In terms of national assets, China and Russia are both military great powers. In particular, they have nuclear weapons, powerful conventional forces, and an ample portfolio of sub-conventional and non-kinetic resources. Whereas the Kremlin has employed paramilitary ground forces without insignia in Ukraine, Beijing has been employing naval militia posing as fishermen and other “civilian’ maritime vessels for coercive purposes in the Pacific.
While China does not have formal military allies and foreign military bases as Russia does, the nation’s economic clout and other assets have persuaded many Asian states to do whatever they can to avoid confronting Beijing. Instead, they lobby Washington behind-the-scenes to stand up to China on their behalf.
Whereas China has much greater overall economic power than Russia, the Russian Federation has a larger economy than any of the other former Soviet republics, enhancing Moscow’s leverage over these states. Beijing and Moscow have built deep economic relationships with their surrounding states that give their partners strong incentives to avoid confrontations. Many neighboring countries of Russia and China depend heavily on sustaining access to their markets or have deep commercial ties with them. However, both Russia and China are constrained by globalization, which creates reciprocal interdependencies and offers many alternative economic partners to even neighboring states. Their communist-era economic autarky has long eroded.
One clear difference between Russia and China is that only Moscow has been formally annexing new territories, supporting armed proxies in neighboring countries, and regularly making implicit and explicit nuclear threats against other states. For almost a decade, Russian leaders have been threatening European countries with conventional and even nuclear strikes if they host US missile defenses or take other actions deemed to threaten Russian security.
Chinese leaders are more subtle in their language, eschewing explicit military threats and only suggesting negative implications – that others’ actions will threaten regional stability. In the Asia-Pacific region, though China’s activities are considerably greater in scale than those of its regional rivals and Beijing’s agenda is openly revisionist compared with the status quo orientation of its neighbors, the country is but one of several involved in reclaiming land and erecting military facilities in disputed territories, making it more difficult for the United States and other third parties to single out Beijing’s bad behavior.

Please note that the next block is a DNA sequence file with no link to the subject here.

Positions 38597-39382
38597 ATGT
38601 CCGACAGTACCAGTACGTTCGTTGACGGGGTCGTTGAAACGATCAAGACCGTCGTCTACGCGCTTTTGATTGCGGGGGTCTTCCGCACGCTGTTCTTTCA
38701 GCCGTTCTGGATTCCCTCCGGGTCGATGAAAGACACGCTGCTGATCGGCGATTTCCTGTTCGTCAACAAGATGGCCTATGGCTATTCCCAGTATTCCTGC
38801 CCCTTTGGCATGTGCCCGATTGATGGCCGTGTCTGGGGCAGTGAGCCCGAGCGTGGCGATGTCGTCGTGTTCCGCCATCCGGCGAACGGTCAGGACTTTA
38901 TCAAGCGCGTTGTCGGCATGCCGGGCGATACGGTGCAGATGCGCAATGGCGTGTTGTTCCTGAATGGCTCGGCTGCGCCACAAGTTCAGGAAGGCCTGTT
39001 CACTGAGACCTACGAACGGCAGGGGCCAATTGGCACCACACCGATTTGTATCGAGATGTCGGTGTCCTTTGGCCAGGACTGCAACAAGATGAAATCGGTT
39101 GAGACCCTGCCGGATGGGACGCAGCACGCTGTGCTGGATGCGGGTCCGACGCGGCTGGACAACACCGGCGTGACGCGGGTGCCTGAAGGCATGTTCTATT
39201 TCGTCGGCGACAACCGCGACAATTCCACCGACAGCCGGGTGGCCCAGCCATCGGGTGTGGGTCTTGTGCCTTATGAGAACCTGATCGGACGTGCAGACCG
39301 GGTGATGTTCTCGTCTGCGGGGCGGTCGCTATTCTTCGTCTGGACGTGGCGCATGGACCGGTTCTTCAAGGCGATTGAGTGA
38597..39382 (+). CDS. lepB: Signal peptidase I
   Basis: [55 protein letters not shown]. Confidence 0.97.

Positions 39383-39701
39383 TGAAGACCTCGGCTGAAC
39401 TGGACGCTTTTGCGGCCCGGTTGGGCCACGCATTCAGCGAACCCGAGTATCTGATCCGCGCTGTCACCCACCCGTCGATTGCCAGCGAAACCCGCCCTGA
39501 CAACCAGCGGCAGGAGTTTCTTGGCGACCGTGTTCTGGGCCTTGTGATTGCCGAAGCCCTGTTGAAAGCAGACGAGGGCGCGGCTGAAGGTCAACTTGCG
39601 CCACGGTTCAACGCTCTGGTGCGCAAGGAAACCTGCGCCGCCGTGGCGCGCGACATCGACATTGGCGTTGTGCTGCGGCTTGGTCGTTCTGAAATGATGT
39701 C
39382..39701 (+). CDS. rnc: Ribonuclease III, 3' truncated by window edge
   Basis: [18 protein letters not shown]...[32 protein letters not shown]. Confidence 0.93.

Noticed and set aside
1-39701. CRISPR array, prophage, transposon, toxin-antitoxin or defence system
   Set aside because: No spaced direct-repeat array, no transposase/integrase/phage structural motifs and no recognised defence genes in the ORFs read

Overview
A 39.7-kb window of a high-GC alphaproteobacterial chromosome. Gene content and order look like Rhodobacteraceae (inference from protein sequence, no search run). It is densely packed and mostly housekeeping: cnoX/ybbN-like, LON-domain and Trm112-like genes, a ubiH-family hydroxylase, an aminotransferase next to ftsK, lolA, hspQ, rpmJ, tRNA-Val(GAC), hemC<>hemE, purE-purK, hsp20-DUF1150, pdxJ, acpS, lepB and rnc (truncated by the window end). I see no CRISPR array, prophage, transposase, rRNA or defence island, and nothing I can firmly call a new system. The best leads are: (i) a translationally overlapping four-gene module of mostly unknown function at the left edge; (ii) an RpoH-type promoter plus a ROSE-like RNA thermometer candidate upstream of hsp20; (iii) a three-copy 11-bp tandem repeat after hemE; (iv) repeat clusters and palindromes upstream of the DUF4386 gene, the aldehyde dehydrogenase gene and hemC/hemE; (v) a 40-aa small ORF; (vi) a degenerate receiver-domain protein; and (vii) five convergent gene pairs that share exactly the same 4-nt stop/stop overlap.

Most worrisome, despite the publicity surrounding Russian actions in Ukraine and now Syria, in many respects, China is better positioned to employ hybrid tactics successfully across a wider range of scenarios than Russia. For example, whereas NATO is the world’s most powerful military alliance and can partner with a European Union rich in civilian power, China faces a divided Asian security landscape without a cohesive countervailing coalition against the revisionist power. In the past two years, the Kremlin achieved some short-term successes but at the expense of long-term strategic isolation and containment. Beijing, on the other hand, has seen its strategic influence grow, both in the Asia-Pacific and globally, without the formation of a powerful regional coalition as a counterweight.
The Pentagon has launched a long-term effort to develop new defense technologies and concepts designed to “offset” China’s and Russia’s growing military power, but progress in negating their sub-conventional challenges has been slower. Any effective Western approach to managing hybrid challenges must appreciate the similarities and differences in how Beijing and Moscow pursue hybrid tactics. For example, Russia is more vulnerable to targeted economic sanctions and counter media-messaging. Nonetheless, the West should not become so preoccupied with Russian revanchism as to overlook China’s superior potential, if not yet propensity, to cause trouble.
Richard Weitz is senior fellow and director of the Center for Political-Military Analysis at Hudson Institute. His current research includes regional security developments relating to Europe, Eurasia and East Asia as well as US foreign, defense and homeland-security policies.